Canada greens light defense equipment exports to Saudi Arabia on hold over Khashoggi’s murder & human right concerns in Yemen

Canada has lifted the ban defense equipment to Saudi Arabia in place after the assassination of Jamal Khashoggi and concerns over the kingdom criticized campaign in Yemen as the country’s top diplomat noted that they have received significant improvement to the contract worth $14 billion, reports say.
Canada in 2018 froze sales of light armored vehicles to the Gulf country after Ottawa expressed reserves over the death of Saudi critic journalist Jamal Khashoggi killed in the Saudi consulate in Istanbul and over the kingdom’s five-year old military campaign in Yemen which has caused the death of thousands of people mostly civilians.
Prime Minister Justin Trudeau in December 2018 said his government was considering cancelling the deal signed by the previous government.
Thursday, Canada Foreign Minister Affairs Francois-Philippe Champagne, however, said in a statement that Canada had “been able to secure significant improvements to the contract.”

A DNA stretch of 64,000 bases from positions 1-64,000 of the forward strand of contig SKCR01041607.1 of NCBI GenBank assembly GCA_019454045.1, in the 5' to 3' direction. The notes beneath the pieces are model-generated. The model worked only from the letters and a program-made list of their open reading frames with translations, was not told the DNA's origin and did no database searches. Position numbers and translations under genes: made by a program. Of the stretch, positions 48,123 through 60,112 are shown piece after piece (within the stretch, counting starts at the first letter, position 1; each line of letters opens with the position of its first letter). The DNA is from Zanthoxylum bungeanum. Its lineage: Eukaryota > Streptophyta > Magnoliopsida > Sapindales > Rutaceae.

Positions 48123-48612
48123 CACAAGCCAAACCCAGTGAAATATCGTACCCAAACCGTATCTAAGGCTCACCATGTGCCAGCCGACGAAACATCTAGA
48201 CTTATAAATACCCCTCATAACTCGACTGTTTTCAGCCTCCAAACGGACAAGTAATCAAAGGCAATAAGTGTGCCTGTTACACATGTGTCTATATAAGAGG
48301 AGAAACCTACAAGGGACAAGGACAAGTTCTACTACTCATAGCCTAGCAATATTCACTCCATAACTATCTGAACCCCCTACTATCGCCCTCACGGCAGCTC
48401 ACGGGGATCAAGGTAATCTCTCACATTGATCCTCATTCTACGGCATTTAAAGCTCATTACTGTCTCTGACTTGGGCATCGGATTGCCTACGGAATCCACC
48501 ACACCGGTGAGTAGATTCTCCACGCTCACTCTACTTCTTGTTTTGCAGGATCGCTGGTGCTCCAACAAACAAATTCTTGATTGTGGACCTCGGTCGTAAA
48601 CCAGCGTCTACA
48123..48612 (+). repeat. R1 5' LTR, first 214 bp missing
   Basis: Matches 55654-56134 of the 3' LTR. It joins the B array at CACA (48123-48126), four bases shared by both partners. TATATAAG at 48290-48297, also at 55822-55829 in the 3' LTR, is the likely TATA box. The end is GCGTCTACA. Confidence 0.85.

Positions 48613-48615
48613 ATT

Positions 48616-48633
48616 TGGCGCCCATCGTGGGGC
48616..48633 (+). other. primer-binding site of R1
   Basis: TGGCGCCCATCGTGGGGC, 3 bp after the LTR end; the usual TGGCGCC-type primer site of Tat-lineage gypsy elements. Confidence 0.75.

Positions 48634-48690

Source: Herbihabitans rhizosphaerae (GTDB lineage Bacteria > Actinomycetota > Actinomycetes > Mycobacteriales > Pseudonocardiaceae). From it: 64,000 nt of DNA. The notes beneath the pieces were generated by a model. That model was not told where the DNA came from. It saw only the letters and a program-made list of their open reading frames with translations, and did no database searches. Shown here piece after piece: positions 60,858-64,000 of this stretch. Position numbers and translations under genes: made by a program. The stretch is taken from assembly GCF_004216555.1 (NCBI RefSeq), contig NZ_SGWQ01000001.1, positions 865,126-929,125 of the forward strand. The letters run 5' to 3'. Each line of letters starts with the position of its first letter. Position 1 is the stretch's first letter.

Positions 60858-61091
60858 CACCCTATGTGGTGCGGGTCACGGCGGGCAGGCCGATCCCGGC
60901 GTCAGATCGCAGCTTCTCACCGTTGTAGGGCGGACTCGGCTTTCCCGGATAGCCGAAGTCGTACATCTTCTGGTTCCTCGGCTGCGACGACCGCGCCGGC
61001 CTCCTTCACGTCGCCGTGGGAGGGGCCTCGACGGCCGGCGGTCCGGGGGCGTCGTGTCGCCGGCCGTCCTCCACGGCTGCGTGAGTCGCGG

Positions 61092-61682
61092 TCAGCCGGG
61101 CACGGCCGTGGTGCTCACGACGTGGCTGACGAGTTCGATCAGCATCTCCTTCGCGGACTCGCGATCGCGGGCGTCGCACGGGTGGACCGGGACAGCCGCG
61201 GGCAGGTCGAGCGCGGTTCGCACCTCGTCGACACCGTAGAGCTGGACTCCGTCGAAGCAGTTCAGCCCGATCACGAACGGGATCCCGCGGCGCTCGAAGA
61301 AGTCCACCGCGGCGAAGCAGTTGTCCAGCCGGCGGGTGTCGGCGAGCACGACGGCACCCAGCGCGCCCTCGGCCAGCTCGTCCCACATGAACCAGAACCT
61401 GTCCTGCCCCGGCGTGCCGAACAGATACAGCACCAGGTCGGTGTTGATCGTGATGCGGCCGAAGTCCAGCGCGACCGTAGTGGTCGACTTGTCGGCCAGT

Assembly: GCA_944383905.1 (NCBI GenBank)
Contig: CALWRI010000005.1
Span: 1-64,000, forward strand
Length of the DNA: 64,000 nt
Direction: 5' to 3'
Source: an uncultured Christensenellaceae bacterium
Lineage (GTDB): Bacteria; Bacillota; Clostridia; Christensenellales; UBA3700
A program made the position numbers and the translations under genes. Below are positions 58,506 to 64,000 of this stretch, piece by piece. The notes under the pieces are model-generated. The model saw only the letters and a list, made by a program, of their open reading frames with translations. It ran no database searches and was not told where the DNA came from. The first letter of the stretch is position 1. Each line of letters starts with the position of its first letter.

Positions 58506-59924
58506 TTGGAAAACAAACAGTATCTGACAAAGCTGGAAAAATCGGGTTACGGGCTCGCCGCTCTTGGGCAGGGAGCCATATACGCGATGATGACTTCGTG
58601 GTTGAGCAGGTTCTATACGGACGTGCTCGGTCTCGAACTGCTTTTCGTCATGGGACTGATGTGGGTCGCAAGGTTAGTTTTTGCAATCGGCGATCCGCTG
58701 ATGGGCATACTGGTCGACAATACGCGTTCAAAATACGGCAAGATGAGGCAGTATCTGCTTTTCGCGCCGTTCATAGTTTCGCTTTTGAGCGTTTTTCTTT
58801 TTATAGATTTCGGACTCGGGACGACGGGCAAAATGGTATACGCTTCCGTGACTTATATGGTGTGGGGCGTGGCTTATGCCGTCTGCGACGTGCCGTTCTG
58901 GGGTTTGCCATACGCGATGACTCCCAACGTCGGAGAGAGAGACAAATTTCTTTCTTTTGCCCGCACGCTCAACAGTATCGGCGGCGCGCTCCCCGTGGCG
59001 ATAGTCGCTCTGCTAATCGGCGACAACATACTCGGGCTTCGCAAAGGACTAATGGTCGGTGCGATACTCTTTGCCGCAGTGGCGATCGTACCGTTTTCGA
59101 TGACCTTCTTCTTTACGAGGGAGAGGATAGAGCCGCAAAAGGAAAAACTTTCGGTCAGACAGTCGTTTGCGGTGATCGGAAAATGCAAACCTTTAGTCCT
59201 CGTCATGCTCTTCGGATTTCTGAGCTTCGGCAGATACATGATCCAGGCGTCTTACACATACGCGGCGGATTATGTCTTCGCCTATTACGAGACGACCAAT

The improvement according to the top diplomat include financial protections for Canada if it chooses to delay or deny export permits in the event the vehicles are not used for their stated purposes.
“Under our law, Canadian goods cannot be exported where there is a substantial risk that they would be used to commit or to facilitate serious violations of international humanitarian law, international human rights law or serious acts of gender-based violence,” he said.
“We have now begun reviewing permit applications on a case-by-case basis,” Champagne said in the statement.
“As always, we will ensure that they comply with the aforementioned legal requirements under Canadian law” and the U.N. Arms Trade Treaty, he added.
General Dynamics based in London, Ontario, is the main contractor.

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